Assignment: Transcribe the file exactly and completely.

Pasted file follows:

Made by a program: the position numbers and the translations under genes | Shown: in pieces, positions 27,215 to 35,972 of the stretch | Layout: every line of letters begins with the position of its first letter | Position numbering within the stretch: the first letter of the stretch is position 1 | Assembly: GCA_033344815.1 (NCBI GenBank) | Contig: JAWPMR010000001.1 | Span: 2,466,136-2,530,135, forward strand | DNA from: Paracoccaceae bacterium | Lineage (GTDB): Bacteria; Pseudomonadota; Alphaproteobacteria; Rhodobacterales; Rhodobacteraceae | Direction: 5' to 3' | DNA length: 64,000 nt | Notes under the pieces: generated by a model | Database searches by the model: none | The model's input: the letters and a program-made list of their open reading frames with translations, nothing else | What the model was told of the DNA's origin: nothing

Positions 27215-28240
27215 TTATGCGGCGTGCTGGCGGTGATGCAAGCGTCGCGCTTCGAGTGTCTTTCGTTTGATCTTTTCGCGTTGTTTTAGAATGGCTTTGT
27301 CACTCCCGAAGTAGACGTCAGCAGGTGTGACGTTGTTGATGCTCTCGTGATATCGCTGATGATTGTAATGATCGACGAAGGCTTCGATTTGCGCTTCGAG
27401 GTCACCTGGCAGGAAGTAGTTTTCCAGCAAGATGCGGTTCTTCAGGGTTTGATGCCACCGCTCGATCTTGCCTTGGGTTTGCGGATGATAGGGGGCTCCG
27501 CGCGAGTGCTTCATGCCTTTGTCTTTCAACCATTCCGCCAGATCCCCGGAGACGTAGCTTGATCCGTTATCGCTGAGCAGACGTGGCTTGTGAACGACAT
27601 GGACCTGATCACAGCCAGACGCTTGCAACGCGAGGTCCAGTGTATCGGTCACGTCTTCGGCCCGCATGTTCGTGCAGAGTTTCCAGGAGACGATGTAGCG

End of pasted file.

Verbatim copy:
Made by a program: the position numbers and the translations under genes | Shown: in pieces, positions 27,215 to 35,972 of the stretch | Layout: every line of letters begins with the position of its first letter | Position numbering within the stretch: the first letter of the stretch is position 1 | Assembly: GCA_033344815.1 (NCBI GenBank) | Contig: JAWPMR010000001.1 | Span: 2,466,136-2,530,135, forward strand | DNA from: Paracoccaceae bacterium | Lineage (GTDB): Bacteria; Pseudomonadota; Alphaproteobacteria; Rhodobacterales; Rhodobacteraceae | Direction: 5' to 3' | DNA length: 64,000 nt | Notes under the pieces: generated by a model | Database searches by the model: none | The model's input: the letters and a program-made list of their open reading frames with translations, nothing else | What the model was told of the DNA's origin: nothing

Positions 27215-28240
27215 TTATGCGGCGTGCTGGCGGTGATGCAAGCGTCGCGCTTCGAGTGTCTTTCGTTTGATCTTTTCGCGTTGTTTTAGAATGGCTTTGT
27301 CACTCCCGAAGTAGACGTCAGCAGGTGTGACGTTGTTGATGCTCTCGTGATATCGCTGATGATTGTAATGATCGACGAAGGCTTCGATTTGCGCTTCGAG
27401 GTCACCTGGCAGGAAGTAGTTTTCCAGCAAGATGCGGTTCTTCAGGGTTTGATGCCACCGCTCGATCTTGCCTTGGGTTTGCGGATGATAGGGGGCTCCG
27501 CGCGAGTGCTTCATGCCTTTGTCTTTCAACCATTCCGCCAGATCCCCGGAGACGTAGCTTGATCCGTTATCGCTGAGCAGACGTGGCTTGTGAACGACAT
27601 GGACCTGATCACAGCCAGACGCTTGCAACGCGAGGTCCAGTGTATCGGTCACGTCTTCGGCCCGCATGTTCGTGCAGAGTTTCCAGGAGACGATGTAGCG